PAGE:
Former Milwaukee Braves shortstop Johnny Logan passed away yesterday at Zablocki Veterans Affairs Medical Center. He was 86. Logan was a four-time all-star including three consecutive years from 57-59 when the Braves were twice in the World Series. As Brave, Logan batted .270/.330/.384 with 92 home runs, 521RBI, 624 runs scored and 1,329 hits in 1,351 games accumulating a 32.9 WAR until he was traded mid-year 1961 to the Pirates for Gino Cimoli.
Logan was part of an infield that was the envy of the National League in their prime. He played beside the great Eddie Matthews at third and was flanked by Red Schoendienst at second base with Frank Torre and later Joe Adcock at first. The outfield wasn’t too shabby either. Wes Covington patrolled left, Bill Bruton center and Hank Aaron in right. Logan was on first when Aaron hit the eleventh inning home run that sent them to the World Series in 1957 instead of the Cardinals. They went on the upset the Yankees in seven games.
After retiring from baseball Logan remained in Milwaukee, running for county sheriff unsuccessfully three times and acting as a part time scout for the Brewers. Later he and Milwaukee Sentinel sports columnist Bud Lea led the movement that created the Milwaukee Braves Historical Association, a group dedicated to keeping the memory of the Braves in Milwaukee alive and was active in that group until he end.
“Without him, there would have been no Braves association,” said Lea, another leader in that organization. “When they tore County Stadium down, he said, ‘We’ve got to have something to remember the Milwaukee Braves.'”
Logan became an avid Brewers supporter and was at Miller Park last Sunday visiting with buddy Bob Uecker and other friends. The Brewers inducted him into their walk of fame in June. The club issued this statement about his passing:
“Johnny Logan was a longtime friend to Milwaukee baseball. His connection to both the Brewers and the Braves and the Milwaukee community was very strong. Virtually every person associated with the Milwaukee Brewers has been touched by Johnny through his many visits to the ballpark and terrific stories about his time in the game. We will miss Johnny deeply and will never forget his colorful character and personality.”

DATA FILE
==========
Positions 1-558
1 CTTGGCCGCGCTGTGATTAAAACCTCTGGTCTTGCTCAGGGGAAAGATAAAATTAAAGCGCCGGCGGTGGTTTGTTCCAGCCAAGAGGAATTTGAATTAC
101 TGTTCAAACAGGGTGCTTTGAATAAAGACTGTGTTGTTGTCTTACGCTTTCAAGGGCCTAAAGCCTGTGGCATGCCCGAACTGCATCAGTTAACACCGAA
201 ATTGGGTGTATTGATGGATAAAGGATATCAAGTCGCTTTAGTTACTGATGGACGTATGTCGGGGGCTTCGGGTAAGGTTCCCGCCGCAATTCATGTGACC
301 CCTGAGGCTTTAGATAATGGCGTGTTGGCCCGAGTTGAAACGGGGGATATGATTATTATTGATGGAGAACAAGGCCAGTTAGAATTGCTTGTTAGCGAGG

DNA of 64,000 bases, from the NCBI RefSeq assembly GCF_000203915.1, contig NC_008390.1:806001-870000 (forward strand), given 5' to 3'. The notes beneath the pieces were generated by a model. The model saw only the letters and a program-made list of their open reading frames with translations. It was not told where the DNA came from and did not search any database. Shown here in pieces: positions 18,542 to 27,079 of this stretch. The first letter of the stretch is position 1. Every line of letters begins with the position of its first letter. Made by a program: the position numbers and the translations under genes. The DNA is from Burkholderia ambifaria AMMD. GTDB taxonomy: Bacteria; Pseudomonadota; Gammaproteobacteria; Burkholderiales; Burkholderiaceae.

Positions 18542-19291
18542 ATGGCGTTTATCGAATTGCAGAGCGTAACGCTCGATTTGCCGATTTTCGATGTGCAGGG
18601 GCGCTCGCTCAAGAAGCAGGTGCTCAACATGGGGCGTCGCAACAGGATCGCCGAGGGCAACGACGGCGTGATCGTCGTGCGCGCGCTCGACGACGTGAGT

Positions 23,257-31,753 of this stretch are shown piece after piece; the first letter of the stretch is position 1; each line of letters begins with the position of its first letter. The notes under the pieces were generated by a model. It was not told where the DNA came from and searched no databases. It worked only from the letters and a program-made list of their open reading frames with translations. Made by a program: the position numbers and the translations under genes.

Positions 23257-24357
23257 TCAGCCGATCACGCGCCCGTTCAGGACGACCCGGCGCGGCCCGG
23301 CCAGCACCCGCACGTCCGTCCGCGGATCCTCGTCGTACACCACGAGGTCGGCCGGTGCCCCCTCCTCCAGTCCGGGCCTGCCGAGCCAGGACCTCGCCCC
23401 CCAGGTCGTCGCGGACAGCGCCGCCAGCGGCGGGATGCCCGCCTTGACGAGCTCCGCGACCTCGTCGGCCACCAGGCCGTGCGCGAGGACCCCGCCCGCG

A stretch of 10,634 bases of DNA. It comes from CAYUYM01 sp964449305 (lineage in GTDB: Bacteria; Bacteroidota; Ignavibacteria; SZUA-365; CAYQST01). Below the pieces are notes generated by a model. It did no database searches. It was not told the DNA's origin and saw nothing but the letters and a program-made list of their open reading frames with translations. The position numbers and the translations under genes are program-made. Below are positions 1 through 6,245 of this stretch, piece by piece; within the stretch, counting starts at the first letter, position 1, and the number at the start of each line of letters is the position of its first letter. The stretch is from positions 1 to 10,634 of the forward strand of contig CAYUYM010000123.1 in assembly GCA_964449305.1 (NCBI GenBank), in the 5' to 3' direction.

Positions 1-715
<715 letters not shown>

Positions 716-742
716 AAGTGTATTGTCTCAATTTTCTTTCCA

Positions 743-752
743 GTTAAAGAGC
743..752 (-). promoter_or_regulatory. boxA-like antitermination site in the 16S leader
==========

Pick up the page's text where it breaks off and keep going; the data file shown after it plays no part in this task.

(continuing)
Johnny was born in Endicott New York on March 23, 1926. While many baseball references say 1927 he was simply trying to appear younger for the scouts. Some things never change. When he was “15 or 16” played semi-pro ball for $5 a game in the summer. There he was managed by Dewey Griggs who would later sign him for the Boston Braves. You may have heard of Griggs he signed some of the Braves best players. Guys like Bob Trowbridge, Wes Covington and Henry Aaron.
Logan graduated high school in January 1945 (mid year graduations happened during the war) and was immediately drafted into the Army. The Army took good care of athletes and he was allowed to try out for the baseball team. With selection for that came special duty – better food and less manual labor. His manager was Bobby Bragan whom Logan credits with teaching him how to play baseball. The former Dodger infield taught him pretty well.
Logan had battled several health issues in recent years was admitted to the hospital Tuesday with circulation problems in his legs and feet. He developed an infection that spread quickly and contributed to his death. Logan’s three sons, Jimmy, John Daniel and Jeff, were at his side when he died.
They say you can tell who you’ve touched by those who mourn when you pass.
“He was a character, but he also was a wonderful player,” said baseball Commissioner Bud Selig, who grew up watching the Braves at County Stadium. “Of all the great hitters on those Braves teams — Hank Aaron, Eddie Mathews, Red Schoendienst, Joe Adcock — Johnny was one of the best clutch hitters they had. He was a critical part of those teams.”
“He’s one of my best friends. Even though you know it’s coming, it’s still hard,” an emotional Uecker said before the Brewers’ game in Seattle. “For a guy to come to Milwaukee and make his home there the rest of the time. … He never left. Ended up working for the organization.`
MLBTR said: Logan was also one of many golden era ballplayers to respond generously to letters from fans. Read Tom Haudricourt’s obituary and this excellent biography from Bob Buege for more on Logan.
I remember Johnny Logan and a pain my Dad’s back pocket every time the Braves played the Cubs. I searched for comments from the Braves but while there were some from Boston and Milwaukee, Atlanta has so far been silent. I find that extremely sad. I pieced together this post from the two links provided in the MLBTR quote as well as Baseball-Reference.com. The Bob Buege biography in particular is a gem. Rest well Johnny.